Biotechnology for sugarcane

Wednesday, June 22, 2011

A study conducted by scientists linked to the FAPESP Bioenergy Research Program (BIOEN) confirmed for the first time in commercial sugarcane crops that the genes associated with sucrose levels present alterations according to the plant’s biomass potential.

Published in the Plant Biotechnology Journal, the study had an important impact on the international scientific community and was considered a highly accessed article for the period. The publication was released in February and in April and the editors had commemorated 1,600 downloads.

The fact that the study reunites physiology, functional genomics and production is what explains the high level of interest the study garnered, according to the lead author, Glaucia Mendes de Souza, professor at Chemistry Institute (IQ-USP) of the University of São Paulo (USP) and member of Bioen-Fapesp coordination team.

“For the first time an article unites knowledge about physiology and genomics to technical data on sugarcane growing for production of bioenergy. Several biotechnology companies are initiating programs to improve the plant and there is great industry interest in bringing biotechnology to sugarcane,” says Souza.

The article’s other authors are Alessandro Waclawovsk, Paloma Sato, Carolina Lembke – all from IQ-USP’s Biochemistry Department – and Paul Moore from the Hawaii Agriculture Research Center.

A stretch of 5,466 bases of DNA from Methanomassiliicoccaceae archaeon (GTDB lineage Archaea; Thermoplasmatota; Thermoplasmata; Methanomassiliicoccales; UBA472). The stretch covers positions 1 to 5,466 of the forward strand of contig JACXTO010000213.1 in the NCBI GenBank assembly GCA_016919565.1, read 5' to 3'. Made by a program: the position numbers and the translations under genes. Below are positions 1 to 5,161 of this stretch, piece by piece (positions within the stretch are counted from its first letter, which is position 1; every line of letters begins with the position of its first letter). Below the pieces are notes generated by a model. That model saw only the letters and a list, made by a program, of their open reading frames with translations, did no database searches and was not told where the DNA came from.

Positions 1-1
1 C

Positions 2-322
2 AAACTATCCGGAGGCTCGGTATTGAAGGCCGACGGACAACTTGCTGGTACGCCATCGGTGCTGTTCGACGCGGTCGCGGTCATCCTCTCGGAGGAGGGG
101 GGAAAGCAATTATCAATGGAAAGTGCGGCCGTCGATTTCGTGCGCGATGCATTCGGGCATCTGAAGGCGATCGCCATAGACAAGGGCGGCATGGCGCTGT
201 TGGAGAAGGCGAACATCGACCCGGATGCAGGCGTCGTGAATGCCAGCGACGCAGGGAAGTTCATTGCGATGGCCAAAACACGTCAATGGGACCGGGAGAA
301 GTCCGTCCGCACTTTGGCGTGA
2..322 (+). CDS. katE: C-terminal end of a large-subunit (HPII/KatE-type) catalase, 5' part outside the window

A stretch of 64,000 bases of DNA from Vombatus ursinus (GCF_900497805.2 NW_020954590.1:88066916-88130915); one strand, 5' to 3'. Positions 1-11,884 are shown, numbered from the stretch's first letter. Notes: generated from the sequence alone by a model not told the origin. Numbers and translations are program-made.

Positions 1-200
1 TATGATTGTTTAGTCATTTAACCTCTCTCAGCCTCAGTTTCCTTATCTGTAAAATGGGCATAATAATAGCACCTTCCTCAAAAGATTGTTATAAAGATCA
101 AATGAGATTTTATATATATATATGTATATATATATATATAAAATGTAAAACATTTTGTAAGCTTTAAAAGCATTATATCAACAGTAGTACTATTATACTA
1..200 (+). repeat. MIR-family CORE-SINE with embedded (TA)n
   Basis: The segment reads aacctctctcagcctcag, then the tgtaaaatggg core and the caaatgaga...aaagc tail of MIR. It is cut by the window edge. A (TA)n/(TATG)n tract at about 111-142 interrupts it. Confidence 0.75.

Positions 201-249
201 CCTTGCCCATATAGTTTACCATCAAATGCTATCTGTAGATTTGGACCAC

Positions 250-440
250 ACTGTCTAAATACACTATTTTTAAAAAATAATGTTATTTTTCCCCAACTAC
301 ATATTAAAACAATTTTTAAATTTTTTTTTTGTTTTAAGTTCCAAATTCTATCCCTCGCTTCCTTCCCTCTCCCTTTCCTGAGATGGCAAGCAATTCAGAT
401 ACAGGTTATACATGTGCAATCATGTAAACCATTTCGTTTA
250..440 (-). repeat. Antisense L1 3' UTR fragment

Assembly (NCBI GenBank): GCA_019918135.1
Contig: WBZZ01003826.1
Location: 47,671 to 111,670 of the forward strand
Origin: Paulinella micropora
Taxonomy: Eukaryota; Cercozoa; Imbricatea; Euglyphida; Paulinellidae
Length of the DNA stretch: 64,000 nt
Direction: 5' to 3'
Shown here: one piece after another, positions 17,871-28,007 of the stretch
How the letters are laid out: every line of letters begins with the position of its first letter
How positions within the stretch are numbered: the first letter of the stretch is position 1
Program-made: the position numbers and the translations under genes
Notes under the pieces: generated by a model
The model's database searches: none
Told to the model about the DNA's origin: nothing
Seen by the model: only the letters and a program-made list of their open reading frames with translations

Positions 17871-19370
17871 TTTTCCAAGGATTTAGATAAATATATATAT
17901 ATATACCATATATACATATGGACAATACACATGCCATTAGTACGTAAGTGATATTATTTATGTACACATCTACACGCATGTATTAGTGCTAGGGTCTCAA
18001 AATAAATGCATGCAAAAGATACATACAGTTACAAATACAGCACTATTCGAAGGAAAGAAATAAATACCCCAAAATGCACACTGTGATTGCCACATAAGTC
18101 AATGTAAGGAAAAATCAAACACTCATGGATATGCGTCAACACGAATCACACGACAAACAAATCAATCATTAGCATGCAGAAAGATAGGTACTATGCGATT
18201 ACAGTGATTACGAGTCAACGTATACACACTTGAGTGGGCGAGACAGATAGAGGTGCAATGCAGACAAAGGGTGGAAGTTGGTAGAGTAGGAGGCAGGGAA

According to Souza, the study deals with “cane-energy,” which does not necessarily need to have high sugar content, but rather a significant volume of biomass – which increases productivity.

According to Souza, in addition to review of the topic, the article also adds new data obtained in the project, which is part of Bioen, and is conducted in cooperation with the Sugarcane Genetic Improvement Program (PMGCA) of the Interuniversity Network for Development of the Sugar-Ethanol Sector (Ridesa).

Ridesa is a collaborator in the Thematic Project Sugarcane Regulatory Networks, begun in 2008 under Souza’s coordination and with FAPESP financing. “All this work is based on earlier studies on sugarcane for bioenergy production, which also focused on evaluating the yield potential and regulations of the plant’s sucrose levels,” he said.

These first studies on the theme began with collaboration between the Sugarcane Technology Center (CTC) and the research from the Transcriptome of Sugarcane, financed by Fapesp in the Support Program for Partnership in Technological Innovation (PITE).

Potential Yield

“Today we have plantations that yield 80 tons per hectare on average, but it is estimated that the maximum theoretical yield reaches 380 tons per hectare. There’s much talk about improvement, but we need to quantify the potential of this crop. Our question was: how much can we really improve sugarcane?” explains Souza.

The previous study, however, examined the genes associated with the sugarcane sucrose levels, but did not include data on commercial crops, limiting data on progeny clones with genetic variance.

“The new study considers a calculation for potential yield, but also offers confirmation that the genes associated with the level of sucrose were altered in commercial crops. The study presents analysis of the genes associated with productivity and present physiological data on crops to show that the high yield plant accumulates sucrose earlier in the year.

The article Sugarcane for bioenergy production: an assessment of yield and regulation of sucrose content (DOI: 10.1111/j.1467-7652.2009.00491.x), by Glaucia Mendes de Souza et. tal, can be read in the Plant Biotechnology Journal at

Agencia Fapesp